Even while outlining an ''agenda for peace,'' President Reagan has underscored the wide gap between the two superpowers over arms control and other issues.
In his June 17 speech to the special United Nations session on disarmament, President Reagan was severe in tone when it came to the Soviet Union, voicing harsh criticism of Soviet actions overseas.
''Soviet aggression and support for violence around the world have eroded the confidence needed for arms negotiations,'' the President said.
Reagan accused the Soviets of ''trying to manipulate the peace movement in the West'' while ''stifling a budding peace movement'' at home.
The President did not directly address the Soviet pledge, made before the same forum two days before, not to be the first to use nuclear weapons. Reagan said that deeds, not words, were needed to convince the United States of Soviet sincerity.
President Reagan summarized the four proposals that he has put forward over the past seven months, calling these an ''agenda for peace'': elimination of medium-range nuclear missiles in Europe; a one-third reduction in long-range nuclear missile warheads; substantial cuts in NATO and Warsaw Pact forces; and new safeguards to reduce the risk of accidental war.
The tone of the speech seemed to indicate that the US and the Soviet Union have made little or no progress so far in negotiations on medium-range missiles, which began last November, and that prospects for a summit meeting between Presidents Reagan and Brezhnev before the end of the year remained uncertain.
Some American arms control experts saw a glimmer of hope, however, in statements made by the two sides on safeguards and on chemical weapons.
In his speech, President Reagan called for a ''truly effective and verifiable chemical weapons agreement.'' He accused the Soviets of violating the Geneva Protocol of 1925 and a 1972 biological weapons convention. He said there was ''conclusive evidence that the Soviet government has provided toxins for use in Laos and Kampuchea (Cambodia), and are themselves using chemical weapons against freedom fighters in Afghanistan.''
In delivering a speech from Soviet President Brezhnev to the same UN session on disarmament, Andrei Gromyko, the Soviet foreign minister, declared that everything should be done to eliminate chemical weapons. He called for a prohibition on such weapons.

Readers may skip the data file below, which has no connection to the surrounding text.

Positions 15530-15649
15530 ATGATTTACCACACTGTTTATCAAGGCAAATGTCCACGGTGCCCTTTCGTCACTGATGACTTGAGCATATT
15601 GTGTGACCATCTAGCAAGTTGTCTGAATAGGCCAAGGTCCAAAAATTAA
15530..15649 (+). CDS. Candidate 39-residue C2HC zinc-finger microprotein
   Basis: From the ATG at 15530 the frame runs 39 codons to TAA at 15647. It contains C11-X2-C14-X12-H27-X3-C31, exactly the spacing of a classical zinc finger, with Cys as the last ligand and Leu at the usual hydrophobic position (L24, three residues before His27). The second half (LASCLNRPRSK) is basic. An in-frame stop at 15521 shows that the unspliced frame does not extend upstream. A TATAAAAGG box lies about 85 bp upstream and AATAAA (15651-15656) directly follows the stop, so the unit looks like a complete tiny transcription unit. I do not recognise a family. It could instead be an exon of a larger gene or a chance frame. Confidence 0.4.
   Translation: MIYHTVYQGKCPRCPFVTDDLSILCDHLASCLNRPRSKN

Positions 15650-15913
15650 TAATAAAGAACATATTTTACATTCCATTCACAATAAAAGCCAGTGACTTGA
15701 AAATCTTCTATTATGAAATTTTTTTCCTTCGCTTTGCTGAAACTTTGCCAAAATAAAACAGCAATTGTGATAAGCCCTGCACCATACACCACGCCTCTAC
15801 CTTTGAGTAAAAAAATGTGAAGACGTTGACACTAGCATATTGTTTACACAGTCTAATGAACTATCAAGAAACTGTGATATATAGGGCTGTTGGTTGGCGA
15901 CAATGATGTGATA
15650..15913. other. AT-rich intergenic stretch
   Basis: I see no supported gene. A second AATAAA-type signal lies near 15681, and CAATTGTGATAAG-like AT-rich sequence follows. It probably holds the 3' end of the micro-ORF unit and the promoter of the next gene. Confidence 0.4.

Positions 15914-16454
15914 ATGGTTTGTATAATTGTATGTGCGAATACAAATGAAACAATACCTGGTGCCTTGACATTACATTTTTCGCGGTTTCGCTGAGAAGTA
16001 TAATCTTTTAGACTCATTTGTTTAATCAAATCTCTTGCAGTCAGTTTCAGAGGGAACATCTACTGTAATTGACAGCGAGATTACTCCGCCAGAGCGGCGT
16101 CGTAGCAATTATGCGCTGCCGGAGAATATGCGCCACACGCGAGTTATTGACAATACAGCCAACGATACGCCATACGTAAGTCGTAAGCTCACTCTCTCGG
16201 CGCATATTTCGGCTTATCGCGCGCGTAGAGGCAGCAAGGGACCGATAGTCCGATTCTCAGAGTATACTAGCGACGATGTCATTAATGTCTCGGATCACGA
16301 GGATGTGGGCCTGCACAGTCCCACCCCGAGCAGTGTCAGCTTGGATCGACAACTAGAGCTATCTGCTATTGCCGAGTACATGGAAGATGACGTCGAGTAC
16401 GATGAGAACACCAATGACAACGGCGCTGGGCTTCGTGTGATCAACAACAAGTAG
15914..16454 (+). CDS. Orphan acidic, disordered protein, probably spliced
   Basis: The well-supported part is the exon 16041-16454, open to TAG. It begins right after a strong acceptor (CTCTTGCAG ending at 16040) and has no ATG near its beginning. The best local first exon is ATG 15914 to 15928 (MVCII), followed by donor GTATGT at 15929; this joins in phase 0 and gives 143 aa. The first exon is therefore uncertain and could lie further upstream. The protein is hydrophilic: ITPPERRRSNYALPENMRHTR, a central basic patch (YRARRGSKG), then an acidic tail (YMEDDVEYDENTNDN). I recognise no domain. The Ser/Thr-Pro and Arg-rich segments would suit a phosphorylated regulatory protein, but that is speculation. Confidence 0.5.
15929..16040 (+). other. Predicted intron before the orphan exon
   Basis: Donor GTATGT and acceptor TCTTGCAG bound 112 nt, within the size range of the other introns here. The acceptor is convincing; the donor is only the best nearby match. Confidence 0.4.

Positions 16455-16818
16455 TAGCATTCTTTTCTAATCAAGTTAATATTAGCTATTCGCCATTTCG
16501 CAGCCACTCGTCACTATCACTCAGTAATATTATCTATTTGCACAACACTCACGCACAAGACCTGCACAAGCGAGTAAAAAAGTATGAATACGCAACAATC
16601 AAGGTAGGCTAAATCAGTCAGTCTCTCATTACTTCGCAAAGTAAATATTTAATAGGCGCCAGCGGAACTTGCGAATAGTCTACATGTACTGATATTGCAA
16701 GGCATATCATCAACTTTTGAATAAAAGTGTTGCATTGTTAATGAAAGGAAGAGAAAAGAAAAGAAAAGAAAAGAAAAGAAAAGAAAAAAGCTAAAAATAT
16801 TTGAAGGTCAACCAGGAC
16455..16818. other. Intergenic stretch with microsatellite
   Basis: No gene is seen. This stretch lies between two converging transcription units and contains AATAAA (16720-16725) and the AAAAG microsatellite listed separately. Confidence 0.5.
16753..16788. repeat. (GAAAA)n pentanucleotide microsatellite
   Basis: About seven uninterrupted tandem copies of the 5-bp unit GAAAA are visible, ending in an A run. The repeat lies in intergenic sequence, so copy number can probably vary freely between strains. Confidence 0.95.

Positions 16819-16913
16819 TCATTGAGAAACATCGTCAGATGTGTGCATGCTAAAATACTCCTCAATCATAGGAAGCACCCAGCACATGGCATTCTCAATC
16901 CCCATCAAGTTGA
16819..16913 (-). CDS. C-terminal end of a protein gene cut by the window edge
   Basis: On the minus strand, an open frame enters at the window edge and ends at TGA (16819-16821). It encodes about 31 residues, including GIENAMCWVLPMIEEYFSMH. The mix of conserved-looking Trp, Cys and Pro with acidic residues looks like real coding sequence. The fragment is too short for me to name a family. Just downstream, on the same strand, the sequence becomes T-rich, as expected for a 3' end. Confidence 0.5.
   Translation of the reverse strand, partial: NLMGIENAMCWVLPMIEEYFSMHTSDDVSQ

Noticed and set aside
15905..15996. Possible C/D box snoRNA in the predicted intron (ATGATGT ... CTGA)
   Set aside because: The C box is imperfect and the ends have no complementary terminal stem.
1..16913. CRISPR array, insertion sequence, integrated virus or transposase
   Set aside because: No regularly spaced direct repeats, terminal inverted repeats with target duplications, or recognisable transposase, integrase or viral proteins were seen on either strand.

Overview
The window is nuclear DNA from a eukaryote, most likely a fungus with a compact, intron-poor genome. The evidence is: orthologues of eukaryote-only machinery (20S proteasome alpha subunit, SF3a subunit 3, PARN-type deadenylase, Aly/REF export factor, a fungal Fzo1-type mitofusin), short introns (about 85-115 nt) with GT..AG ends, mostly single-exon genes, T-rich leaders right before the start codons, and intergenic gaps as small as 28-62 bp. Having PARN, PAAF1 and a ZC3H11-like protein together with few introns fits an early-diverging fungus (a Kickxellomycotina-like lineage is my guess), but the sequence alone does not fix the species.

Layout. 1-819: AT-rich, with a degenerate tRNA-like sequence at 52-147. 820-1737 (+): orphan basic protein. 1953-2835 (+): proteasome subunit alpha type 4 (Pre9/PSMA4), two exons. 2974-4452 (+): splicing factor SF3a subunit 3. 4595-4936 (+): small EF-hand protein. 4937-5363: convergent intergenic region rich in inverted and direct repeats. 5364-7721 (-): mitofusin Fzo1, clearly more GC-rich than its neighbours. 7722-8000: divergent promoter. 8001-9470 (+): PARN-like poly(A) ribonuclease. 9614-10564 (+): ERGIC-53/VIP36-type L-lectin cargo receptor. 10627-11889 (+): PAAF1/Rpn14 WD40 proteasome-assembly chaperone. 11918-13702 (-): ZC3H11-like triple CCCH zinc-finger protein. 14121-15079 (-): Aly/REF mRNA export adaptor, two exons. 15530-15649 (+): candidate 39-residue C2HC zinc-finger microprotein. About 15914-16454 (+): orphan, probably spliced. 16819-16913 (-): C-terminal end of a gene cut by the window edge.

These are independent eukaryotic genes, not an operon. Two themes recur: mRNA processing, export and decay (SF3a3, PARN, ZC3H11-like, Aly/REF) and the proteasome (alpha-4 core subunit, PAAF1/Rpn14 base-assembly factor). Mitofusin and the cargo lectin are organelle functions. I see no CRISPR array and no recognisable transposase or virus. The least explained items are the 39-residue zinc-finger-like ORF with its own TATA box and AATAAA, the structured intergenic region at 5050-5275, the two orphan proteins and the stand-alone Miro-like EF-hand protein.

One State Department arms-control expert found it encouraging that Brezhnev, through Gromyko, had offered to open ''a part'' of the Soviet Union's civilian nuclear facilities to inspection by the International Atomic Energy Agency (IAEA) in Vienna.
The experts see the possibility of fairly rapid progress on point four of the four-part Reagan agenda: safeguards to reduce the risk of accidental war. The Reagan administration is currently undertaking interagency studies of proposals to reduce that risk. These would include, among other things, advance notification of test launches of intercontinental ballistic missiles both inside and outside national boundaries.
As a State Department official put it, these would be ''small steps'' compared with the negotiating progress required under the other three points in the Reagan agenda. There the prospects for progress appear to be less bright.
In his UN speech, Reagan broke little new ground. One new element, however, was his proposal for an international conference on military expenditures around the world, which would presumably demonstrate that the Soviets outspend the Americans on defense.
It was not immediately clear who was winning the superpower public relations battle at the United Nations over nuclear arms and arms control proposals. But the Soviets clearly made some impact with their no-first-use declaration. The Americans, however, argue that the Soviets can afford to propose this because they enjoy superiority in conventional, or nonnuclear, weapons in Europe and thus have no need to be the first to use nuclear weapons there.